Independent retailers in the Republic of Ireland are set to feel the squeeze from large international players tempted by the market’s impressive growth rates, according to a new report.Published by Verdict Research, part of Datamonitor, the report said that the Irish Republic’s E24.4bn retail market has grown by 34% over the past five years.Retailers are attracted to Ireland because of strong economic growth and a favourable demographic profile, with purchasing power in Ireland among the highest in the EU, said retail analyst Daniel Lucht. As a consequence many Irish independents operating across various sectors are set to disappear.”The likes of Tesco, IKEA and Home Retail Group will aggressively grow their market share over coming years,” he said.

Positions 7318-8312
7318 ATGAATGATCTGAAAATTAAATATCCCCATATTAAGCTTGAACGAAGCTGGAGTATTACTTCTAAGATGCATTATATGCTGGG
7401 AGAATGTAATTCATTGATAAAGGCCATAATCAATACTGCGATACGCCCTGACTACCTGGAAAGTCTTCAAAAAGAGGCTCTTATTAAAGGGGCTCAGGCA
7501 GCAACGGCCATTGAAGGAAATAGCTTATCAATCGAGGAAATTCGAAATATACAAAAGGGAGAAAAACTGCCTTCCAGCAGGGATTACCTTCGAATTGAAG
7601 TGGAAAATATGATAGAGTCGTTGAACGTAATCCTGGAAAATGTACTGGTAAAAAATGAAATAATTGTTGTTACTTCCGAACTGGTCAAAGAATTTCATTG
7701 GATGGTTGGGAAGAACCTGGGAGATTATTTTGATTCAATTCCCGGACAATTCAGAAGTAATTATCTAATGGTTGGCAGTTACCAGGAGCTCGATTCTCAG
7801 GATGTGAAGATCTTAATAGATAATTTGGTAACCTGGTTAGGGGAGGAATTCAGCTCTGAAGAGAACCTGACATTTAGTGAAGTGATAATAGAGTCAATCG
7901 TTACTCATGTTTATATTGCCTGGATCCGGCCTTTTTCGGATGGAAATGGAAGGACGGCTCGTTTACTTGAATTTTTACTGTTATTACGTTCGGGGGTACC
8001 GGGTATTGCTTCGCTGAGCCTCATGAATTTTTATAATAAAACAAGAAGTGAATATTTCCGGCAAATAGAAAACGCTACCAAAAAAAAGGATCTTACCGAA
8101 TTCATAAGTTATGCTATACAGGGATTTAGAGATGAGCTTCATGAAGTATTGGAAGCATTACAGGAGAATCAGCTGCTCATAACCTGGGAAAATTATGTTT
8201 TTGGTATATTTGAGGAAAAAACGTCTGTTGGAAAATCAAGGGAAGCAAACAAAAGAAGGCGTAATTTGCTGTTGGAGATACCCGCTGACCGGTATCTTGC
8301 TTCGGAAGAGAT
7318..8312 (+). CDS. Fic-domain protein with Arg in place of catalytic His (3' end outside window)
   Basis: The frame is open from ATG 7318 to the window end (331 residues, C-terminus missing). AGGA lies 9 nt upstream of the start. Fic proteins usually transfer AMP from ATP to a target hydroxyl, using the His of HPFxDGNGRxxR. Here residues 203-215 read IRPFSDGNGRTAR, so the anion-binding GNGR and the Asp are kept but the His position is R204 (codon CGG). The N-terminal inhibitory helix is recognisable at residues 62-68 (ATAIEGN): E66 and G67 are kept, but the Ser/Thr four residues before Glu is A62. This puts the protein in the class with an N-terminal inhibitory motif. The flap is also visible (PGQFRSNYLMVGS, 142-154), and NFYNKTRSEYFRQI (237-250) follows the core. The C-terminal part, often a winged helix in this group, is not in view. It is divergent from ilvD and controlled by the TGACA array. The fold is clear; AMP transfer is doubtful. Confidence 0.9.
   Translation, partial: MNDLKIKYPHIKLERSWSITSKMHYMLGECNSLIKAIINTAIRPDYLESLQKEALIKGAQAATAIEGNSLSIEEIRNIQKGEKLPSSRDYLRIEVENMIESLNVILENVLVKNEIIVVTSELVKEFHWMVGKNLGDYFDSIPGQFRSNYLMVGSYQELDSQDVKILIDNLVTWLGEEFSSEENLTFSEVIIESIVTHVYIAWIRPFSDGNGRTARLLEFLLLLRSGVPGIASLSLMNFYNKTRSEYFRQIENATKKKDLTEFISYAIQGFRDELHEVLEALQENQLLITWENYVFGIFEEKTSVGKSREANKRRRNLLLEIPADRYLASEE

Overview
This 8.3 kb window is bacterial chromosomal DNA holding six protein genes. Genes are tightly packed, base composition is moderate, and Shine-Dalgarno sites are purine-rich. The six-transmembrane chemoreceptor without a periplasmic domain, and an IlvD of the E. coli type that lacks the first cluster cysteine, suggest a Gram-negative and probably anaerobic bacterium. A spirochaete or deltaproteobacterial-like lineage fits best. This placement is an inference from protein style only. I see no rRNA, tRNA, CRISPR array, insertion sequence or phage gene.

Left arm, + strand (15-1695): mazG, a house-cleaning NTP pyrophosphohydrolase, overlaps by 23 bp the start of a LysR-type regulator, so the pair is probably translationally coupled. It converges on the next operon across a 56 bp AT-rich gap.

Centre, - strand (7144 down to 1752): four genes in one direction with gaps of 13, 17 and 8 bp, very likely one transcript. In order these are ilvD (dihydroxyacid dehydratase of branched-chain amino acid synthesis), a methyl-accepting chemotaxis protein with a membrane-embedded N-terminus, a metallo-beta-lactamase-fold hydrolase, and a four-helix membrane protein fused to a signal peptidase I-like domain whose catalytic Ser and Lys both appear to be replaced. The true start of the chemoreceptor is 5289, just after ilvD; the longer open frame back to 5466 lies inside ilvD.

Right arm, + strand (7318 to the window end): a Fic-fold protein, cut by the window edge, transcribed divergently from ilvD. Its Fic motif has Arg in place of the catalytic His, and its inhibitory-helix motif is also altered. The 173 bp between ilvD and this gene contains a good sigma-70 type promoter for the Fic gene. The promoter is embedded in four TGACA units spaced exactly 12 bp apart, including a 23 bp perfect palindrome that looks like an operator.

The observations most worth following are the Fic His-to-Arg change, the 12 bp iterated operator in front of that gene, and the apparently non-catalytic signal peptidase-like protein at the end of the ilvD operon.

Enivronmentally friendly packaging firm wewow has launched a new presentation box for the food-to-go market. The firm developed its wow-box for the outside catering industry earlier this year, and has now introduced the first Wow2gobox as an eye-catching presentation for cupcakes.The box is produced from a single piece of sustainable board, and is also versatile as a marketing tool as it can be fully branded.To ensure as little wastage as possible from the production of the boxes, the firm also offers three cupcake holder inserts (to hold four or six cupcakes, or 20 mini cupcakes) and a from/to tag, for clients, from the waste material of every Wow2gobox produced.